Dealing With Deadlines

You may have noticed that I took a break from writing posts in November. No, it wasn’t because of NaNoWriMo, unfortunately. It was due to me needing to focus entirely on editing and finishing up Wolf Pit. I’m happy to say, the files were approved by Ingramspark, and I clicked print today.

NaNo resulted in about 400 words, which is the first time in many years that I’ve lost. I was up against several tight deadlines, and while the book will indeed come out on the 14th, I won’t have the printed copies in hand. Not exactly the results I had hoped for, but at least the book will launch, and it’s given me some time to really understand the importance of setting up reasonable deadlines.

When I wrote The Purple Door District, I completed the first draft in November 2017, over a year before it would come out. I decided around March 2018 that I wanted to publish the book, so I worked to get an editor and started my marketing campaign.  I spent months editing, promoting, finding artists, creating swag, lining up readings and places for the launch. It was nonstop, however, I evened out my deadlines enough that I was able to edit the book in a reasonable amount of time, create a proof copy, and get the paperbacks with weeks to spare. In the end, the launch went great, the book ended up being around 73,000 words, and the pieces came together.

Wolf Pit was much different. I wrote 50,000 words of the book in November 2018, expecting it to come out around December 2019. But then roadblocks got in the way and my health plummeted. Writer’s block forced me to put the pen down, and I ended up in the hospital twice in early 2019 both for cellulitis and mental health issues. When I finally came out of it, it still took me longer than I had hoped to finish the book. I was still shaky with the deadline, but I thought December would still work, so I pushed to get it done. What I didn’t account for was the fact that the book was over 100,000 words, my team and I would run into life and health issues, and printing times would change. In the end, I will still have a book out on December 14th, but I wish I had had more time.

So what does that mean for book 3? Well, first off, since I was completely devoted to Wolf Pit in November, book 3 did not get written. So after I take about a month off, I’ll start writing it. A printing date will not be decided until long after I’ve started the edits so I can produce the best book for my readers.

I know now that if I had the chance to go back and do things differently, I would have written all three books before I even published the first one so I didn’t run into these issues. That’s the ideology I followed for my medieval fantasy (even if that’s still sitting on the back burner), and it made the books stronger because elements that popped up in book 3, I had to add in book 1. That’s not to say I don’t have an outline for PDD 3, but I think this would have helped with the deadlines and the stress that came with the mishaps over the past year.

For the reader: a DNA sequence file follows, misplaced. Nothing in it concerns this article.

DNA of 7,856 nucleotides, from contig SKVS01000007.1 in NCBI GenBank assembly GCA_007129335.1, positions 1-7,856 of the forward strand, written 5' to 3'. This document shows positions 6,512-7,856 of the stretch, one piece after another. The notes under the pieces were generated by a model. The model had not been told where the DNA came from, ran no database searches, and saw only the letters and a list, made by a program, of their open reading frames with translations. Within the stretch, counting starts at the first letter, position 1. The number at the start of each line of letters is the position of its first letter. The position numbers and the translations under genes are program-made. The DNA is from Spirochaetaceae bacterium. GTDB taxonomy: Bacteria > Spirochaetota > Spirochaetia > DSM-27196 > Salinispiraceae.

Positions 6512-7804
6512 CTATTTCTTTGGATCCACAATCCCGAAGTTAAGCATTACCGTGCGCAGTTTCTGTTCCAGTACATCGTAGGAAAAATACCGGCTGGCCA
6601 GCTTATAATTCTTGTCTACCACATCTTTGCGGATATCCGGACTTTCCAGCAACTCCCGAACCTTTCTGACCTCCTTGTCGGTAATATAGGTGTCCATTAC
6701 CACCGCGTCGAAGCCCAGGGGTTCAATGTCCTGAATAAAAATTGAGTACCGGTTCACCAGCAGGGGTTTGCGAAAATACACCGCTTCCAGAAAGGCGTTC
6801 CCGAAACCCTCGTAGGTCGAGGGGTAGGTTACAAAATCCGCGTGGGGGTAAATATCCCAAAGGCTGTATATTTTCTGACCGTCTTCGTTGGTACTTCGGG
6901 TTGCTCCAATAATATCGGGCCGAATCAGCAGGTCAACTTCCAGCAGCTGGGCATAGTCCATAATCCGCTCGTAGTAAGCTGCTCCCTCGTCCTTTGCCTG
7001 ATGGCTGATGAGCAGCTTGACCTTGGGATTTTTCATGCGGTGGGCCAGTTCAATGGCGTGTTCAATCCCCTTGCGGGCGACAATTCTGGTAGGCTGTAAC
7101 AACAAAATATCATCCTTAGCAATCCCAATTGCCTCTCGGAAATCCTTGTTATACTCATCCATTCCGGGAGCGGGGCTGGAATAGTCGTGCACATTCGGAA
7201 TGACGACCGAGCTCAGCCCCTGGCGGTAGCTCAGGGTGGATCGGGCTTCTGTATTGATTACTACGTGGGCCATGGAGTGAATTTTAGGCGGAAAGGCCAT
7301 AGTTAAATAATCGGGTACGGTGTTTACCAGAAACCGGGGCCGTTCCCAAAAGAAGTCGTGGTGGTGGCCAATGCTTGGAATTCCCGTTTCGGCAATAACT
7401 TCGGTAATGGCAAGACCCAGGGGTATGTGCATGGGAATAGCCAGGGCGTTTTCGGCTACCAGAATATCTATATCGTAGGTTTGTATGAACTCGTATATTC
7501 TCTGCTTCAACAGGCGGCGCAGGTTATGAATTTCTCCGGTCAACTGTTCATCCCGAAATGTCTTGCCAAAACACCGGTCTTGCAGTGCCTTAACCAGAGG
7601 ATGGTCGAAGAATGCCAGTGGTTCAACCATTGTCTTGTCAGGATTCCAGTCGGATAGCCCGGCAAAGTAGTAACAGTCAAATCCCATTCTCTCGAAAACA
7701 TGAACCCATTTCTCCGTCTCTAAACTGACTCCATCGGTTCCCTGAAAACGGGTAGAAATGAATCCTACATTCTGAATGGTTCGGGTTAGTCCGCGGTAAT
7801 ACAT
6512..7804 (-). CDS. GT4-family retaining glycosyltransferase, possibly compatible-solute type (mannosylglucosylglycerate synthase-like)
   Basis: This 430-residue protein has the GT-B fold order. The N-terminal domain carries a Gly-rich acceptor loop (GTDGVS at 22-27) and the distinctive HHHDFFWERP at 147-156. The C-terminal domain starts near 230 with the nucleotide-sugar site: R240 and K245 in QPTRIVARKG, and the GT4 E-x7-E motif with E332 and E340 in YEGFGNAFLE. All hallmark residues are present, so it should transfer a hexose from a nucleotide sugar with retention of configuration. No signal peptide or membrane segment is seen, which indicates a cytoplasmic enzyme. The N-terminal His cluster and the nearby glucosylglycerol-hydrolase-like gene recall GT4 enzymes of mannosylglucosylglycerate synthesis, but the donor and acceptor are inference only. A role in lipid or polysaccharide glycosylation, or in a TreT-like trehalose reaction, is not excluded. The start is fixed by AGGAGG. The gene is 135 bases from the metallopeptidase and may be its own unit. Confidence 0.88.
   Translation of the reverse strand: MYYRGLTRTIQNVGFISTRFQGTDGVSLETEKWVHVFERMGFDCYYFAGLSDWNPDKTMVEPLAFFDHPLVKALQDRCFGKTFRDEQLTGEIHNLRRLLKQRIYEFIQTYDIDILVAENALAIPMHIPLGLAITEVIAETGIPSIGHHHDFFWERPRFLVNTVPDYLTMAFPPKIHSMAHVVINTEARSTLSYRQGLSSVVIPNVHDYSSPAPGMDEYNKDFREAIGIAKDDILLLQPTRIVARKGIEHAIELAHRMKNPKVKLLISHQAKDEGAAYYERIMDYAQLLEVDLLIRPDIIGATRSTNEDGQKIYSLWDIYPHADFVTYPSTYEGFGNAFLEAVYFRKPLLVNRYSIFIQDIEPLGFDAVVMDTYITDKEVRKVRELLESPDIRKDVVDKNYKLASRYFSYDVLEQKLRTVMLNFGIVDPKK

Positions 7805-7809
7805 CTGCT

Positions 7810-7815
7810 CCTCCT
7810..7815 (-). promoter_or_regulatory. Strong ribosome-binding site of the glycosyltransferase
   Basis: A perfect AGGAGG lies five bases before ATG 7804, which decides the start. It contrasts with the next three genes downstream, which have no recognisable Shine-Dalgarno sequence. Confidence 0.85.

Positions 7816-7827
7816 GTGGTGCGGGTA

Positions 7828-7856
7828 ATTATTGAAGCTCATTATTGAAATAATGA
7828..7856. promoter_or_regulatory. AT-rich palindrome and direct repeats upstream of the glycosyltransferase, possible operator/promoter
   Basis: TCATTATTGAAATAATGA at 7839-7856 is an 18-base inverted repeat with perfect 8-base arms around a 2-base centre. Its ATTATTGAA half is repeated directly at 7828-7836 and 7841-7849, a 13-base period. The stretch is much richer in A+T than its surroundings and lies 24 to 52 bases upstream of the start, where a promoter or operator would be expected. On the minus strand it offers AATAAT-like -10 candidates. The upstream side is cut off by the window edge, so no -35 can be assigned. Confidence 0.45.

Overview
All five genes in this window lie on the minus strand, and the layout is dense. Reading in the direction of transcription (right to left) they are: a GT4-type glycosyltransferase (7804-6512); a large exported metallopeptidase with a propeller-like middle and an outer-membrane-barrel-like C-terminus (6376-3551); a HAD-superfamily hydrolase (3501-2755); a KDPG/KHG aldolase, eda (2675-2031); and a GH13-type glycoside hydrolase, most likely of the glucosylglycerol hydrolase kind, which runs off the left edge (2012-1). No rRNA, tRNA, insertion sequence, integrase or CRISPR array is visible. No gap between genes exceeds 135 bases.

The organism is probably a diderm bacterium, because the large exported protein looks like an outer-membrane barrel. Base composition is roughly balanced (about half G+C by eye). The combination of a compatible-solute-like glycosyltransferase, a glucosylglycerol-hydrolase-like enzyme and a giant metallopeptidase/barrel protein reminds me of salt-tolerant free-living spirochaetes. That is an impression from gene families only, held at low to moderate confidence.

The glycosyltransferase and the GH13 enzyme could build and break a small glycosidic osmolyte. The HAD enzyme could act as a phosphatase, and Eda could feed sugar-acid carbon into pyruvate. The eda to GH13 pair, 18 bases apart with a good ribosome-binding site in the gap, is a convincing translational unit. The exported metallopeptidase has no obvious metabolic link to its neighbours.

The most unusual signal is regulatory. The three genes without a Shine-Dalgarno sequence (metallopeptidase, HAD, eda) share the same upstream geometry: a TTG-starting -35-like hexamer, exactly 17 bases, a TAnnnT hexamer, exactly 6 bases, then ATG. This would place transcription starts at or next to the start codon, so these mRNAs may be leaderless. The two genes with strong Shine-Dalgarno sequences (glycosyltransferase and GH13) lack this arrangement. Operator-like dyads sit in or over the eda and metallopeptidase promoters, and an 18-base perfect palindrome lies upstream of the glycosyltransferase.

So what can you do to set up, and stick to, deadlines for your book or creative piece?

  • Cushion Time: Set up an initial deadline with plenty of cushion. If you run into trouble, you’ll still have extra time to get the work completed.
  • Be Considerate of Everyone’s Schedules: Don’t overexert yourself or the people helping you. Make sure you’re giving everyone a reasonable amount of time to get the work done so no one has to rush, especially when polishing the final piece.
  • Change the Final Dates: Be willing to adjust final dates. As an indie author, it’s a lot easier to change the publication date than in traditional publishing. If you don’t think the book will be done on time, or it’s not as polished as it could be, push the deadline. Yes, it may frustrate some people that it’s not coming out when promised, but I think most people would be happy to wait for a cleaner story.
  • Personal Time: Create down time for yourself. Seriously, pushing yourself to work on the project every single day is not good for your health. You need to allow yourself time to rest so you can come at it refreshed.
  • Ask For Help: Whether it’s with marketing, revising, or formatting, don’t be afraid to reach out to your community and ask for aid. I never would have been able to get Bianca’s necklaces done for book 1 had Amanda Bouma not helped me. And my eyes were so tired after  reading Wolf Pit, I was happy to rely on AE Kellar to give the book formatting a final review.
  • Calendar: Keep a planner or calendar handy to help you visually plot the days when you want things to get done. Mark any days that may give you trouble, or days you know you’ll have extra time to work to make up for any setbacks.
  • Make Lists: Set up lists of things you need to get done to help you reach deadlines. Make sure to include even the little things, because it’s really satisfying to mark off tons of tasks.

You can find other tips here:

What do you do to help you stay in line with your deadlines?